I have seen many references to the Aguilar v. Immigration & Customs Enforcement Div. of U.S. Dep’t of Homeland Sec. case, specifically to the judgement filed in November 2008. All of the accounts I have read seem to simply be focused on the fact that metadata should be preserved. While this is great for certain forensic companies that have a product to hawk, it is in no way the most interesting discussion about metadata in this case.
In fact the “need” to preserve and produce metadata has been addressed in such cases as:
Shirley WILLIAMS, et al. v. SPRINT/UNITED MANAGEMENT COMPANY, 2005, and
Ryan v. Gifford, 2007
Both of which address the need to produce and preserve intact metadata.
In reading through Aguilar I find the extended definitions of metadata and the issue of timing of the request to be the most interesting aspect.
This case stemmed from allegations of unlawful search and seizure. Plaintiffs filed their initial discovery request in Feb. 2008. Their request failed to address manner of production – specifically metadata. In late March the plaintiffs filed a more specific request for certain documents to be produced in TIFF format with separate files documenting metadata fields and text, while others were to be produced in native format (spreadsheets and databases).
In mid-July the defendants objected. As it turned out they were already well into assembling the requested documents in searchable PDF format.
In ruling on the case Judge Frank Maas takes time to define the different types of metadata using the Sedona Principles:
- Substantive metadata – Created upon generation of a file by an application and reflective of changes made by a user.
- System metadata – Information created by the user or the organizations IT structure.
- Embedded metadata – Information not visible that becomes part of a native file.
He then refers to Federal Rules of Civil Procedure and states:
“Metadata is not addressed directly in the Federal Rules of Civil Procedure but is subject to the general rules of discovery. Metadata thus is discoverable if it is relevant to the claim or defense of any party and is not privileged.”
“[f]or good cause, the court may order discovery of any matter [including metadata] relevant to the subject matter involved in the action.”
He goes on to note that metadata is subject to the balancing test introduced by Rule 26(b)(2)(c) that would require a court to weigh probative value against burden.
This is all pretty standard stuff, and seems to be where a lot of the various forensic firms have stopped in their analysis of this case. Too bad! All of this has already been established in other cases (for instance the two I noted above). There IS more, though, and it is interesting.
The judge states that metadata “has become the ‘new black,’ with parties increasingly seeking production in every case, regardless of size or complexity.” And then he notes the time difference between the plaintiffs initial request (which did not specify manner of production) and when they actually specified the requirement for metadata. By this time the defendants “collection efforts were largely complete” and didn’t include the metadata. Because of this he observes that the plaintiff is essentially requesting a second production and faces an increased burden.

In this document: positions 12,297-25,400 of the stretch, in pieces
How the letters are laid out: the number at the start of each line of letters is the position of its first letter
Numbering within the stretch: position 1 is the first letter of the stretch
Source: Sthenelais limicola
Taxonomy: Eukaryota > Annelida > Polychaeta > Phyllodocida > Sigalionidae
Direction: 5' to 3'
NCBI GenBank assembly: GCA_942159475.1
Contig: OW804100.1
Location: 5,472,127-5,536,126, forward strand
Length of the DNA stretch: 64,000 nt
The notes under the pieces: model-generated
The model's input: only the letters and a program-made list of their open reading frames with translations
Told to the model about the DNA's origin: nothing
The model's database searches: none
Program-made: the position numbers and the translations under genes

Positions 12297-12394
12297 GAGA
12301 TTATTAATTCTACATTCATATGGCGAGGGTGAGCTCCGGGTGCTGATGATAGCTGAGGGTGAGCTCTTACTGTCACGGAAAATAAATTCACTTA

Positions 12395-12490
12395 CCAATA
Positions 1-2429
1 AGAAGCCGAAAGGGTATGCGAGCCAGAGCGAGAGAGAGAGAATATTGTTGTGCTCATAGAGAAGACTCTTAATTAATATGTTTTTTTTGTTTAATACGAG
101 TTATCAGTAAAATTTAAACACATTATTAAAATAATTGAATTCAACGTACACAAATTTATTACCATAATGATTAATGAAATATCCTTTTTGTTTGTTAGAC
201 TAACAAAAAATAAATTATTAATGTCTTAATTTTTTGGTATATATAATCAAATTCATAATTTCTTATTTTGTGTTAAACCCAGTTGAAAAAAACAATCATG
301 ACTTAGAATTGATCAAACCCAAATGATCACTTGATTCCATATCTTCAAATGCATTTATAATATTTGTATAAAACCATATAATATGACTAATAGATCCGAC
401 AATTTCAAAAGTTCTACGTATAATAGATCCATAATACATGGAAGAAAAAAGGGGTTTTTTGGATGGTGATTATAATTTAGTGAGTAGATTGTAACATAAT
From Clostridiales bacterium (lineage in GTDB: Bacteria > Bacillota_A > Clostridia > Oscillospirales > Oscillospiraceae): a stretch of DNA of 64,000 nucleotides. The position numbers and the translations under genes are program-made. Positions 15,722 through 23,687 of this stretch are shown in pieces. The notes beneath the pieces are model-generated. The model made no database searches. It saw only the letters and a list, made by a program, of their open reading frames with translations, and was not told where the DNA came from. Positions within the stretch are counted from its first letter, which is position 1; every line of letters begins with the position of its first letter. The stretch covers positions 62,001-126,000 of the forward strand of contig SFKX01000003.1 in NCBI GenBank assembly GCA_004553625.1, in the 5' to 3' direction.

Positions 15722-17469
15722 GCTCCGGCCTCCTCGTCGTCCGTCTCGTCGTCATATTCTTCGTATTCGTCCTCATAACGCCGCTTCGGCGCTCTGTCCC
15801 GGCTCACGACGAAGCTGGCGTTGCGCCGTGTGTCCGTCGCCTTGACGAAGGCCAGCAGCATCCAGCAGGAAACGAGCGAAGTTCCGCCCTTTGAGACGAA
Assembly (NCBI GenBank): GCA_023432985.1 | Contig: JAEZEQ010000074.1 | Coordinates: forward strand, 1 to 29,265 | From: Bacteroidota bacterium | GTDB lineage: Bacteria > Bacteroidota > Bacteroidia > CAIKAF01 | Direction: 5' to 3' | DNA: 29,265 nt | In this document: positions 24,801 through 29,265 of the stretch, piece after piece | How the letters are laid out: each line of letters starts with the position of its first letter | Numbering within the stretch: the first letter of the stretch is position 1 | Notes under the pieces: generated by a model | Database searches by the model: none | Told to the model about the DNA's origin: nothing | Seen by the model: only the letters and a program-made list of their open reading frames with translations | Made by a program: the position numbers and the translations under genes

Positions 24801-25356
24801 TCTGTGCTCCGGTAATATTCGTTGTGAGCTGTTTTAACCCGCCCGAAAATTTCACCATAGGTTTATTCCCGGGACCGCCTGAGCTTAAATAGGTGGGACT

Even this ruling, though, has been well established in many cases – and Judge Maas cites a number of them in his decision.
The real interesting part that seems to be missed in most of the write-ups is what Judge Maas does with this “build-up”.
Relating to the emails to be produced a second time with metadata he rules that since the defendants had previously indicated a willingness to produce the emails with metadata intact that they would be ordered to produce emails that had not already been identified (about 300) with metadata. It is interesting to me as a forensic examiner that the judge notes that “forwarding” emails kills the original metadata – someone noticed!
In addressing the Back up tapes Judge Maas applies the balance principle in Rule 26(b)(2)(B) and rules against the plaintiff.
Judge Maas addresses “Word processing documents and Powerpoint Presentations” by acknowledging the value of metadata in these documents to establishing timelines, but rejected the plaintiffs argument that metadata is required to efficiently search the documents. He acknowledges that the probative value of metadata related to these documents outweighs the burden of production. With this he ordered the defendants to produce the Word and Powerpoint documents with metadata intact with the provision that the plaintiff would bear the cost of production.
Regarding spreadsheets Judge Maas makes an interesting observation. He states “the relevance of metadata depends upon complexity and purpose.” While the spreadsheets in question did have formulas, they computed a simple sum and were not complex. Stating that the plaintiffs had no evidence or reason to think fraudulent manipulation had occurred he found that the arguments of the plaintiff had no “relevance to claims or defenses in this case.” Regardless, since the defendants had expressed a willingness to produce the spreadsheets in native format prior he ordered their production.
The last type of metadata addressed by Judge Maas relates to the defendants databases. Previously the parties had agreed to review one of the databases in a live demonstration. The plaintiff had demurred for lack of an expert to assist in the review. The judge ruled that lack of an expert was no longer a cause for extension and ordered a date by which the plaintiffs must complete the review.
It is the many facets of metadata addressed that make this case interesting and useful. I have no idea why others are focusing solely on the “need” to preserve and produce metadata, we already knew that. Judge Maas has provided us with a fascinating study in metadata that goes beyond need.